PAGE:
Our selling, general and administrative expenses include employees and employee-related expenses for marketing, sales and other sales-support employees, and for managerial and administrative personnel, including executive officers, finance, accounting, information technology and human resources. This category of expenses also covers commissions, advertising and promotions expenses, related facilities costs and professional service fees, as well as the amortization expenses related to certain acquired assets of MakerBot, Objet and Solidscape.

     Commissions consist of sales-based commissions to independent sales agents and internal sales personnel. Commission rates vary, depending on the geographic location of the agent and on the achievement of certain performance targets. Our advertising and promotion expenses consist primarily of media advertising costs, trade and consumer marketing expenses and public relations expenses. We intend to invest in increasing our worldwide installed base, and therefore expect selling expenses in general, and advertising and promotion expenses in particular, to increase in absolute terms.

     Facilities costs that are included in our selling, general and administrative expenses include a portion of the occupancy costs for our facilities in countries where administrative personnel are located. Professional service fees for accounting and legal services and reserves for specific legal proceedings referred to elsewhere in this annual report are also included in selling, general and administrative expenses. As our sales grow, we expect our administrative expenses to increase in absolute terms.

Income Taxes

     A significant portion of our income after the December 1, 2012 merger date is taxed in Israel. We have realized and expect to continue to realize significant tax savings based on the determination that some of our industrial projects that have been granted “Approved Enterprise” and “Beneficiary Enterprise” status, which provides certain benefits, including tax exemptions for undistributed income and reduced tax rates. Income not eligible for Approved Enterprise and Beneficiary Enterprise benefits is taxed at the regular corporate rate, which was 25% in 2013. We are also a Foreign Investors Company, or FIC, as defined by the Israeli Investment Law. FICs are entitled to further reductions in the tax rate normally applicable to Approved Enterprises and Beneficiary Enterprise, depending on the level of foreign ownership. In addition, we are an “Industrial Company” as defined by the Israeli Law for the Encouragement of Industry (Taxation), 1969, and, as such, are entitled to certain tax benefits.

     The entitlement to the above benefits is conditional upon our fulfilling the conditions stipulated by the Investment Law and regulations. Should we fail to meet such requirements in the future, income attributable to our Approved Enterprise and Beneficiary Enterprise programs could be subject to the statutory Israeli corporate tax rate and we could be required to refund a portion of the tax benefits already received with respect to such programs.

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Critical Accounting Policies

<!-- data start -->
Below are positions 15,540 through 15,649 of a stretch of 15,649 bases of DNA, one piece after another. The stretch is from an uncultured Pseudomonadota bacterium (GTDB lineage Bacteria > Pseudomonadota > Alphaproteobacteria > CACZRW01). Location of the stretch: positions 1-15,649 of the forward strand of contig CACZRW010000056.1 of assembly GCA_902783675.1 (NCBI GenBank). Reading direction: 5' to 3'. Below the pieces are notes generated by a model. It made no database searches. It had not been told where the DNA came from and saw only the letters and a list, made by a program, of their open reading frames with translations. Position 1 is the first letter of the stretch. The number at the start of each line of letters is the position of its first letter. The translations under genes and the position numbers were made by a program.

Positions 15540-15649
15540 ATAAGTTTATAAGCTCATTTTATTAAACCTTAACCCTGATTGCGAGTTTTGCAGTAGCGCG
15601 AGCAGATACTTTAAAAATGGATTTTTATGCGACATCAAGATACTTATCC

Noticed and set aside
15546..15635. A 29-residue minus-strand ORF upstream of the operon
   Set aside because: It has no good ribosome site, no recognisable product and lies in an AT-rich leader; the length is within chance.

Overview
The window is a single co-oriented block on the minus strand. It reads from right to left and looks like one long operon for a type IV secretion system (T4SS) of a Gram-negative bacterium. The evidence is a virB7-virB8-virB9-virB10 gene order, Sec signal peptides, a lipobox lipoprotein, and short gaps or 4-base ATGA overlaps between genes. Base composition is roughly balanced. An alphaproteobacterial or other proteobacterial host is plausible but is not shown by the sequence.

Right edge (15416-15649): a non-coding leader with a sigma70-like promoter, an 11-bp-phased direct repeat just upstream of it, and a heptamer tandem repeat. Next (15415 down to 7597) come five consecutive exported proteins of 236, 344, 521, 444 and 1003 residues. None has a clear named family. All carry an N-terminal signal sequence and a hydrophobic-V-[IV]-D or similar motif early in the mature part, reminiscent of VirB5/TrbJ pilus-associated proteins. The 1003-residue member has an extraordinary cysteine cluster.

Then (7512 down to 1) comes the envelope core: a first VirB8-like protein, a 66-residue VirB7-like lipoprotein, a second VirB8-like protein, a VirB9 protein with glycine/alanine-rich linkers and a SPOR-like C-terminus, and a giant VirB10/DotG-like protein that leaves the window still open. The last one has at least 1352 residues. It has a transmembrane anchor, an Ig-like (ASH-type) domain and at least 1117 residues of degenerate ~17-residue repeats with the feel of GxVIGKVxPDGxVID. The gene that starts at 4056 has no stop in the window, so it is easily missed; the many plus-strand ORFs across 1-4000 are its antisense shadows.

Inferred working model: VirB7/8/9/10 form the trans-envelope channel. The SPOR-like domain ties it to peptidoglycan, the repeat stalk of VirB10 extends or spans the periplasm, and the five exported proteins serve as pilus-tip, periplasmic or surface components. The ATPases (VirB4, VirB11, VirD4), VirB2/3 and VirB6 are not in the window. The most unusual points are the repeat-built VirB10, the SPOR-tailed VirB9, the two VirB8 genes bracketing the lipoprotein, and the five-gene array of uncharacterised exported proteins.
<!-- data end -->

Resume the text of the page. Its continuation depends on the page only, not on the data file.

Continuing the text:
We have prepared our consolidated financial statements and related disclosures in conformity with accounting principles generally accepted in the United States of America. This has required us to make estimates, judgments, and assumptions that affected the amounts we reported. Note 1 to our consolidated financial statements included in Item 18 of this annual report contains the significant accounting principles that we used to prepare our consolidated financial statements.

     We have identified critical accounting policies that required us to make assumptions about matters that were uncertain at the time of our estimates. Had we used different estimates and assumptions, the amounts we recorded could have been significantly different. Additionally, if we had used different assumptions or different conditions existed, our financial condition or results of operations could have been materially different. The critical accounting policies that were affected by the estimates, assumptions, and judgments used in the preparation of our consolidated financial statements are discussed below.

Revenue Recognition

     Our revenue derives from sales of AM systems, consumables, and services. We recognize revenue when (1) persuasive evidence of a final agreement exists, (2) delivery has occurred or services have been rendered, (3) the selling price is fixed or determinable, and (4) collectability is reasonably assured.

     Revenues from sales to resellers are generally recognized upon shipment and when title and risk of loss have been transferred to the resellers. When products and services are sold to a reseller, the reseller is responsible for the installation of the system with the end user client. We account for such sales on a net basis since we are not the primary obligor in the arrangement. Products and services sold directly by us to end customers are recognized based on the gross amount as we are the primary obligor in the arrangement, retain inventory risk for physical products, establish the price for our products, and assume the credit risk for amounts billed to its customers.